3. Improving representation: Those in the legislature represent the citizenry, not because they are qualified more than others to do so but because of the kind of democracy we have. According to Chapter 3 Article 17 of the 1986 Constitution of Liberia, “All persons…shall have the right to assemble and consult upon the common good, to instruct their representatives…” How effective is this relationship between the representatives and the represented? When do they receive “instructions” from their constituents? How many times do they meet with the people to consult upon the common good? This cardinal function of the legislature – representation – needs to be improved by building the necessary relationships with the constituencies with honesty and sincerity.

Additionally, there needs to be a clear iteration of how and for what purposes will amounts generated from the propose reduction be applied. Is there a clear strategy of how to go about this? Again, in the absence of a clear plan, there is no guarantee that the salary reduction will benefit the targeted population.

Looking at the other side of the debate that constituents will have a heartache and be disappointed because they rely heavily on begging their lawmakers for money is a weak argument that goes against the grain of the very constitution according to Chapter 2 Article 7: “The Republic shall, consistent with the principles of individual freedom and social justice enshrined in this Constitution, manage the national economy and the natural resources of Liberia in such manner as shall ensure the maximum feasible participation of Liberian citizens under conditions of equality as to advance the general welfare of the Liberian people and the economic development of Liberia”. This means that we all – Liberians – should participate in the economy and be able to cater to our general welfare as equals. We should not be depending on legislators to cater to our welfare. I can think of nowhere where begging has lifted anyone out of poverty; it only subjugates people and make them pawns in the grand scheme of things.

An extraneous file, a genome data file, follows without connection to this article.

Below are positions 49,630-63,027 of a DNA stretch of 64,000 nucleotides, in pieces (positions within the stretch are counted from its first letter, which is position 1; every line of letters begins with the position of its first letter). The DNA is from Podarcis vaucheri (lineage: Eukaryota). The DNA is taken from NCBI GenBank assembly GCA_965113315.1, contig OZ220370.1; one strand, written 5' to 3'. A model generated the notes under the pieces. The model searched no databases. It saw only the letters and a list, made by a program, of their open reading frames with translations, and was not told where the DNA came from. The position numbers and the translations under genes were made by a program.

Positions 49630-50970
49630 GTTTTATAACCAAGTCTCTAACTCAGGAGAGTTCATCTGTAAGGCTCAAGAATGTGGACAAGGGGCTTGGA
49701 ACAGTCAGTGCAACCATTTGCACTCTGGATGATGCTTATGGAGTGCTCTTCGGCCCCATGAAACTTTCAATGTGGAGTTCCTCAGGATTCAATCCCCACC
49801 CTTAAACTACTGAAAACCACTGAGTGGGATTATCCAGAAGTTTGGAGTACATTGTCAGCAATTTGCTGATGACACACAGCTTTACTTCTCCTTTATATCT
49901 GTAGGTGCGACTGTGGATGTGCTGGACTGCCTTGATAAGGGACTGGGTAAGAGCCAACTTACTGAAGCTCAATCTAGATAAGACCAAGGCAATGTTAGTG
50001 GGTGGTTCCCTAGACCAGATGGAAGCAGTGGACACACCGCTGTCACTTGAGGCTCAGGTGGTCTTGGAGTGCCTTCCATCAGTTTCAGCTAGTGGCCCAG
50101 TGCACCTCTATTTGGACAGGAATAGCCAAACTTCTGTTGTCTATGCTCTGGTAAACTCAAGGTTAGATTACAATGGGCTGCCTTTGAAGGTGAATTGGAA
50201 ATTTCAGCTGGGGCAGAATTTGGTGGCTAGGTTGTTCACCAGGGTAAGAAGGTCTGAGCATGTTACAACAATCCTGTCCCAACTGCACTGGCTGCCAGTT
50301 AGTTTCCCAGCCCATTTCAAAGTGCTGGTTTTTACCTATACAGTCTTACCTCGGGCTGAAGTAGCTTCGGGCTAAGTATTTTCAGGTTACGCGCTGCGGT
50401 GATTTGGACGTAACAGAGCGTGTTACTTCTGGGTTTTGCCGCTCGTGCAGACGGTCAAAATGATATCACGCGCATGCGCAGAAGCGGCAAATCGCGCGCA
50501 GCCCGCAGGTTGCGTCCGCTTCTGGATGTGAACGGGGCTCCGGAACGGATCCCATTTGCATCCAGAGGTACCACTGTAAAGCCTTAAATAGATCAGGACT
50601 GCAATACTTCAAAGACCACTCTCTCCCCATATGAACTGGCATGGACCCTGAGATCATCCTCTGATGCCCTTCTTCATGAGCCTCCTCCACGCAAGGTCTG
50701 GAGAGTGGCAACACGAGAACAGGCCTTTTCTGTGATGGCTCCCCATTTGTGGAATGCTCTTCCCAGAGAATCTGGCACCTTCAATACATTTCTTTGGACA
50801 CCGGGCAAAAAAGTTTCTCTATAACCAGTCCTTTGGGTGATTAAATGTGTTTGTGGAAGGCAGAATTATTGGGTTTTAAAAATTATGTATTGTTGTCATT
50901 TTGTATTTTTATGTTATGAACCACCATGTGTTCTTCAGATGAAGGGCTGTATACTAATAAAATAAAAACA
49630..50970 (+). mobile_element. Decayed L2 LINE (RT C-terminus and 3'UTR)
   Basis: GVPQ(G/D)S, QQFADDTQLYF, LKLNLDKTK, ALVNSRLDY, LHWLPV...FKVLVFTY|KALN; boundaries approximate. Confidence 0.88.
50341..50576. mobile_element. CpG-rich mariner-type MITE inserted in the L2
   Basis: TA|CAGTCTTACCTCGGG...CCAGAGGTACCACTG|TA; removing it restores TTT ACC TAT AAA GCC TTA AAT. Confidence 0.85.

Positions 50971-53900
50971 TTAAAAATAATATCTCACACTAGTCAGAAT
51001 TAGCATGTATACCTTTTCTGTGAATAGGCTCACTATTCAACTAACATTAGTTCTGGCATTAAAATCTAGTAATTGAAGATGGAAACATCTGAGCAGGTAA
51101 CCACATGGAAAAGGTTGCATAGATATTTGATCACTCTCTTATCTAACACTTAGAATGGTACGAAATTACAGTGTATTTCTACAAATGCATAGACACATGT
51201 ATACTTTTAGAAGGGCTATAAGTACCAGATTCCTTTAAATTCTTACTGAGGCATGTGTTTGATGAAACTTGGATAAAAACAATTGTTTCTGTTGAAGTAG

It is because of this very mentality of begging that “development” and the welfare of the constituents is largely tied to electioneering. Duty-bearers horde finances and other incentives meant for the citizenry until during elections season before releasing some of it to the unsuspecting constituents. This is patronage which is a deepened form of patriarchy. It makes individual government officials to appear richer than the entire state and “development” is hinged to their whims and caprices. This form of thinking and action which has inundated our political sphere is the very reason why the expressed functions of the executive branch of government has been usurped by the legislature. Imagine a legislator giving his annual report to his or her constituents and talks about the number of roads, bridges and market buildings built and not about the kind of laws that have been made to improve the lives of the constituents.

In my opinion, the argument to allow representatives continue with their huge salaries because people are going to beg them for handouts is disingenuous and intended to strengthen patronage and patriarchy. Equally so, it is not enough to proffer a bill to reduce salaries. This must be complemented by other concomitant actions of addressing systemic issues mentioned above including the menace of corruption and the attending impunity. It is only the full package of connected actions and commitments as well as a spirit of cooperation and collaboration that will yield the results that we desire, that is, improved welfare of the ordinary people of this nation through the provision of uninterrupted basic social services.